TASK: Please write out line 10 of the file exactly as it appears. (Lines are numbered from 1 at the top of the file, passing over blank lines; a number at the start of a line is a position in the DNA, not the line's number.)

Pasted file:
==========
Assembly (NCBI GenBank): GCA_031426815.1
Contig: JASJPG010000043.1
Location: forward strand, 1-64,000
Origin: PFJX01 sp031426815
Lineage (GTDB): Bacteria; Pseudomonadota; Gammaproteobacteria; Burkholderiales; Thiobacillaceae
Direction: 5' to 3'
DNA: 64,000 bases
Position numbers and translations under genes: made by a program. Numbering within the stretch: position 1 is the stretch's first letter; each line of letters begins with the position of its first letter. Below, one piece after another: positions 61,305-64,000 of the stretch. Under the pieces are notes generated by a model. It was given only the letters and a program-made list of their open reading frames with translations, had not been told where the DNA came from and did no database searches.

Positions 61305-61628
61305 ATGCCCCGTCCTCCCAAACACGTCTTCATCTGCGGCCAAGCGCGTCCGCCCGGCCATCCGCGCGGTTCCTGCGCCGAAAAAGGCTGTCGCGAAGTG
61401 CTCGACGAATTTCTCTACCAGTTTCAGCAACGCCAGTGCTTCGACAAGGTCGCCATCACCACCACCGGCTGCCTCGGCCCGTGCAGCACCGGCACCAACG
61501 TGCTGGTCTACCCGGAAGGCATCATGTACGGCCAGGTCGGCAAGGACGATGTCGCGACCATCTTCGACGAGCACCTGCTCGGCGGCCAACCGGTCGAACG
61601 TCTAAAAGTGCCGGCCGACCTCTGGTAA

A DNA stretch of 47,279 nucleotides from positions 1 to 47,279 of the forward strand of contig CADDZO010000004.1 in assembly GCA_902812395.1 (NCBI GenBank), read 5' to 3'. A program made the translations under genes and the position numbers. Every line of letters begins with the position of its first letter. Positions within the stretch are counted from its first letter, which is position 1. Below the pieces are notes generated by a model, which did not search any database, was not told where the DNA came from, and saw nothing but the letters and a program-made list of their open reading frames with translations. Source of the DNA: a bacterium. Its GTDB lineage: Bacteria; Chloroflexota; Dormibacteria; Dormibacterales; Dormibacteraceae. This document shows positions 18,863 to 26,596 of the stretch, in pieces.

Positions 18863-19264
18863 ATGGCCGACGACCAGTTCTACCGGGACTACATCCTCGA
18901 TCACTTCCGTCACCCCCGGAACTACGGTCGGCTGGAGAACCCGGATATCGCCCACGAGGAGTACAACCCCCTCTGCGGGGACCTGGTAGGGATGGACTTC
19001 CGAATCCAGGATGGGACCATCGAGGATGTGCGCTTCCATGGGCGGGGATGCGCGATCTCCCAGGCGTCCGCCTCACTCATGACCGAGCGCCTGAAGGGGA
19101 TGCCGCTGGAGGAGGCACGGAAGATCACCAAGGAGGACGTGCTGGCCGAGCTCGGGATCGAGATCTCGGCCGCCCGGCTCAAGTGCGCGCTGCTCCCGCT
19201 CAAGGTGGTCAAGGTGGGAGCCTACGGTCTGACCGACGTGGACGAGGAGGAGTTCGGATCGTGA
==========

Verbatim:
61305 ATGCCCCGTCCTCCCAAACACGTCTTCATCTGCGGCCAAGCGCGTCCGCCCGGCCATCCGCGCGGTTCCTGCGCCGAAAAAGGCTGTCGCGAAGTG